Scottish independence: Alex Salmond outlines childcare 'savings'

From Democracy Live: Alex Salmond leads the debate on the White Paper

Childcare plans in the independence White Paper would see families save up to £4,600 per child each year, First Minister Alex Salmond has told MSPs.

During a debate on the newly published independence blueprint, he insisted the move would be "transformational".

But the leader of the Scottish Labour Party, Johann Lamont, challenged Mr Salmond to meet her so they could find the money now to deliver the policy.

MSPs are being given the chance to debate the 670-page White Paper.

Ms Lamont accused the first minister of only just recognising the matter of childcare, while she had known it to be an issue "all of my working life".

She added: "He [Alex Salmond] should put his money where his mouth is and make a difference right now."

The first minister hit back, saying he had discussed the issue with Ms Lamont previously and she had offered no new plan of action.

Nursery class

The White Paper says the education system could play a greater role in lifting people out of poverty

A referendum on Scottish independence will be held on 18 September next year, with voters being asked the straight yes/no question: "Should Scotland be an independent country?"

The White Paper, which contains the arguments in favour of independence and is intended as a guide to what might happen if it is achieved, was launched by Mr Salmond at Glasgow's Science Centre on Tuesday morning.

Proposals included extending the support available to young people and their families and to expand childcare provision to match the best in Europe.

Under its plans, it said children would be entitled to 30 hours of childcare each week - the same number of hours as a child at primary school - benefiting about 240,000 children.

During a heated debate in Holyrood's main chamber, Mr Salmond said he was looking to bring more than 100,000 women into the workforce.

He said the childcare plan would cost £700m, money that could be found through an independent Scotland choosing not to fund nuclear weapons - what he called a choice between "weapons of mass destruction and educating our children".

He added that a 6% increase in participation would raise £700m in extra tax revenue.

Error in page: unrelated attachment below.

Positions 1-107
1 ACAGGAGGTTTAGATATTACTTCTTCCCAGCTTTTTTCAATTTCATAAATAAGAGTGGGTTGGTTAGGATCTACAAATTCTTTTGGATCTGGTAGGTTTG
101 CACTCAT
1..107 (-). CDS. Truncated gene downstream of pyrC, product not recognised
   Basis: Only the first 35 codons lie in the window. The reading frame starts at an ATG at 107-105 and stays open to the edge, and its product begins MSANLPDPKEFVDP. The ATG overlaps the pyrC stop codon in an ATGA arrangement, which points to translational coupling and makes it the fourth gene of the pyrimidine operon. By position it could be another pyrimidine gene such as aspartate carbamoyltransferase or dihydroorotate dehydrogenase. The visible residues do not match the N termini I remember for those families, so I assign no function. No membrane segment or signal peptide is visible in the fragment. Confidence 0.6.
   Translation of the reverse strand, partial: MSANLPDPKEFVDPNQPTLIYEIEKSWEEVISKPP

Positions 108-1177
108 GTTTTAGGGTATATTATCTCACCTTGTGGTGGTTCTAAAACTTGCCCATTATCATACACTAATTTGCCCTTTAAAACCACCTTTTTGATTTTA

However, Ms Lamont said the money would be required "upfront".

She said: "If it was 'transformational', if [Mr Salmond] believed it was that important, he would start now."

She said she had previously offered to work with Mr Salmond on a new childcare commission, adding: "I'll offer him that now. I'll work with him on his budget to make sure that childcare is properly funded."

In reply, Mr Salmond said a "childcare revolution is impossible under devolution" and challenged Ms Lamont to say what public services she would cut to fund the plan.

The White Paper confirmed that Scotland would seek to secure a Sterling currency union with the remainder of the UK after independence, and asserted that the country would negotiate for a smooth transition to EU and Nato membership.

The leader of the Scottish Conservatives, Ruth Davidson, said the SNP was "grasping at straws" over EU membership, adding that the average joining time for new EU states was eight years.

She said: "The Scottish government is desperate to prove that they don't have to come out of Europe before they get to go back in. They are contorting themselves. But the weight of evidence just doesn't add up."

Meanwhile, responding to the White Paper, Scottish Liberal Democrat leader Willie Rennie called Mr Salmond "the patron saint of blind optimism".

The document makes a series of pledges to be fulfilled if the SNP forms the first government in a newly-independent Scotland.


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These included:

  • Thirty hours of childcare per week in term time for all three and four-year-olds, as well as vulnerable two-year-olds.
  • Trident nuclear weapons, currently based on the Clyde, removed within the first parliament.
  • Housing benefit reforms, described by critics as the "bedroom tax", to be abolished, and a halt to the rollout of Universal Credit.
  • It would be in Scotland's interest to keep the pound, while the Bank of England would continue as "lender of last resort".
  • BBC Scotland replaced at the start of 2017 with a new Scottish broadcasting service, continuing a formal relationship with the rest of the BBC.
  • Basic rate tax allowances and tax credits to rise at least in line with inflation.
  • A safe, "triple-locked" pension system.
  • Minimum wage to "rise alongside the cost of living".

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